Movement and Pain

Many fibro warriors have told me that they knew they were in trouble when they could no longer get out and move. There is some fundamental understanding that movement is important. The body knows it is looking over the edge of a steep cliff when it is faced with laying down or sitting all day. This intrinsic feeling keeps many people out there still trying exercise and movement even when their body is crippled by pain. One patient, an avid hiking enthusiast before fibromyalgia, still kept hiking until his legs would feel like the bones were on fire and he could barely work his feet right to drive home even after a short hike. All of this because he just knew that to stop would be a bad sign, a sign of his condition worsening, a sign that he could no longer enjoy what was one of his greatest passions in life. It was a tolling of a bell that felt permanent and unfair.

When healthy, it is hard to understand what life is like if the simple pleasure of moving was taken away. It becomes frighteningly easy to dwell on the emotional and physical pain, and shut out the rest of the world. Things that were funny or lighthearted become annoying. Even the simple act of someone offering to help can suddenly feel patronizing.

That gut feeling that moving is good is rooted in fact. Several of the body’s systems rely heavily on movement to properly work. Take the lymphatic system- which plays a huge role in immune function- it is as extensive as the circulatory system, but has no heart to pump it. There are very few things that move lymph on it’s journey up your body, across the back of your neck and shoulders, and back into your subclavular veins, and the primary one is skeletal muscle movement. Yes, that’s right, your movement is the pump for your lymphatic system. The veinous calf pump is another mechanism that assists your heart in pumping blood from your feet back up your body, and it works when you are walking.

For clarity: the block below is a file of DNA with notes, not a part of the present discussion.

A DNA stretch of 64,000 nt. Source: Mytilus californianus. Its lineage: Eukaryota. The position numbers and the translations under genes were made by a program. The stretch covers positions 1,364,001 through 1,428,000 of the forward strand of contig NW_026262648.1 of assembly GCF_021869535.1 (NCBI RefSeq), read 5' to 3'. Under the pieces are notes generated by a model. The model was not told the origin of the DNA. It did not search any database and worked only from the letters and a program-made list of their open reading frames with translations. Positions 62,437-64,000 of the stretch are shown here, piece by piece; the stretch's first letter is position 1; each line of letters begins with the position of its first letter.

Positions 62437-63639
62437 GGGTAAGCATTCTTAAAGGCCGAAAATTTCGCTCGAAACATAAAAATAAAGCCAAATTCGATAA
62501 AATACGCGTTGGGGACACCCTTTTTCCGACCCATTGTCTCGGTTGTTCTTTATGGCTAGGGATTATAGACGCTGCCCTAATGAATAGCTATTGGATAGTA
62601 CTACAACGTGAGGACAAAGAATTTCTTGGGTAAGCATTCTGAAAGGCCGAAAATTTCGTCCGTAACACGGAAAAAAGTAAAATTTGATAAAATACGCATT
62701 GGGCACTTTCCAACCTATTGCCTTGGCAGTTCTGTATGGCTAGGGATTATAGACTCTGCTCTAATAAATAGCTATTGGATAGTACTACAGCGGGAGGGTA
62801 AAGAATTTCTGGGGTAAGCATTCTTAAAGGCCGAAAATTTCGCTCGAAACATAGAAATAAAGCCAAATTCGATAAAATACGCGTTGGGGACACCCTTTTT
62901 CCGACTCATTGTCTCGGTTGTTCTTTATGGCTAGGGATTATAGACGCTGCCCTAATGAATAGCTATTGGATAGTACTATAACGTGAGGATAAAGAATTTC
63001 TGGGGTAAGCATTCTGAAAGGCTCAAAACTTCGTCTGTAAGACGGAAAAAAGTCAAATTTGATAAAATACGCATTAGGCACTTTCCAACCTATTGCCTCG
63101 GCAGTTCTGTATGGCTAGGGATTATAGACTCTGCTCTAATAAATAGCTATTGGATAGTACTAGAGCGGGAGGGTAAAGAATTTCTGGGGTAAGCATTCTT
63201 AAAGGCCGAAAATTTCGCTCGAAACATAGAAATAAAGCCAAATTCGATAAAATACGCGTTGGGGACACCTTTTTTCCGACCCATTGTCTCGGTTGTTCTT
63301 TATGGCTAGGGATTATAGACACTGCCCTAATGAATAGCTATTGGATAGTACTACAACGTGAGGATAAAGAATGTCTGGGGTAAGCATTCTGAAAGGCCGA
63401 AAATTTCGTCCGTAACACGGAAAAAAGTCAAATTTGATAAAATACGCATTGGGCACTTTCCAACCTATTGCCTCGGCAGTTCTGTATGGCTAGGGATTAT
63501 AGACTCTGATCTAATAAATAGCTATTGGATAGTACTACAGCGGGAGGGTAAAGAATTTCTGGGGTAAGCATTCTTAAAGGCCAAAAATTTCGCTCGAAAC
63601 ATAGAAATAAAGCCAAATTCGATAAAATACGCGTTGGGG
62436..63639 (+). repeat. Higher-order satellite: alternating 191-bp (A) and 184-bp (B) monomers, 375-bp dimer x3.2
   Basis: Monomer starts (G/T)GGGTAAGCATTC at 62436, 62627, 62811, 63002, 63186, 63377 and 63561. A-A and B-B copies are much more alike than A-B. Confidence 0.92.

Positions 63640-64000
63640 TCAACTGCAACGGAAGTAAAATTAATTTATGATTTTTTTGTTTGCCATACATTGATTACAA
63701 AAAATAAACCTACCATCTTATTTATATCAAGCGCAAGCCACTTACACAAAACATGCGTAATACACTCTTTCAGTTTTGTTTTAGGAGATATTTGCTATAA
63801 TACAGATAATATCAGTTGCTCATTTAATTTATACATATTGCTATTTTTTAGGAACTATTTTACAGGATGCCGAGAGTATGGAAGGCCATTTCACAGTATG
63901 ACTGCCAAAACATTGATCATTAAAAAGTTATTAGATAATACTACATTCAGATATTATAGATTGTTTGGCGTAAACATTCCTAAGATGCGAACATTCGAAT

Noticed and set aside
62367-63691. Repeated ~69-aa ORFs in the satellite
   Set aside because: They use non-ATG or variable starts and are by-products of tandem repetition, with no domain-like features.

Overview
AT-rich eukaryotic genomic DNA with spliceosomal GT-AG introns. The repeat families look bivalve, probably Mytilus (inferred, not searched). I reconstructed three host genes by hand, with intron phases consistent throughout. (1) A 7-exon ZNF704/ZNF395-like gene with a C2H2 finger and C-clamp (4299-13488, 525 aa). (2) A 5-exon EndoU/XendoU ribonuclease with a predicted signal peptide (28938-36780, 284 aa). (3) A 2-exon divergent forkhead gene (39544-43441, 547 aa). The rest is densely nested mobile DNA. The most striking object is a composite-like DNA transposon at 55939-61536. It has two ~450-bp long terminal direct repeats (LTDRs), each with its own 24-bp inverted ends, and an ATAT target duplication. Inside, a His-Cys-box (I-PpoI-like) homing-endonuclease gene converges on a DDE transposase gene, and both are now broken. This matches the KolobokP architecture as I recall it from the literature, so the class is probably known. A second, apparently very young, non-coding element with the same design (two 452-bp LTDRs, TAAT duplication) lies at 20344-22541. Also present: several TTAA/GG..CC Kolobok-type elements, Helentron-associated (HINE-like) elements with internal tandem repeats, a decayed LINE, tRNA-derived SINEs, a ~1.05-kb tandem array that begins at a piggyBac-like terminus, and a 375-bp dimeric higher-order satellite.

One big problem is that when people think of movement, they think of exercise. A cycling class would cripple most fibro warriors. That is not reason to lose hope, though. There are movements and breathing techniques that will still have powerful effects without huge amounts of strain, and many of these can even be modified to do when sitting or laying down, that will keep those systems moving. Tai chi, qigong, certain types of yoga, all of them can have good effects when they are tailored to your condition.

One rule to follow: breathe. Deep breathe, like your lungs are in your belly. Slowly. If you are constantly amped, anxious, have trouble getting to sleep, and feel like an overinflated balloon, sigh slowly as you breathe. In through the nose, and out through the mouth. If you are on the other side of the spectrum, plastered to the floor, feel like you don’t have any gas in your gas tank, breathe in through the mouth and out through the nose more like a yawn.

Second rule: when it comes to exercise, do 40%. Don’t push yourself to the point where you are wrecked and can’t do anything for a few days. Ease into it, and as your energy builds, reinvest 40% of that new energy into more of the movements and breathing that helped you out.

ā€œAnd it came to pass that AC learned how to reverse the direction of entropy.ā€ -Isaac Aasimov

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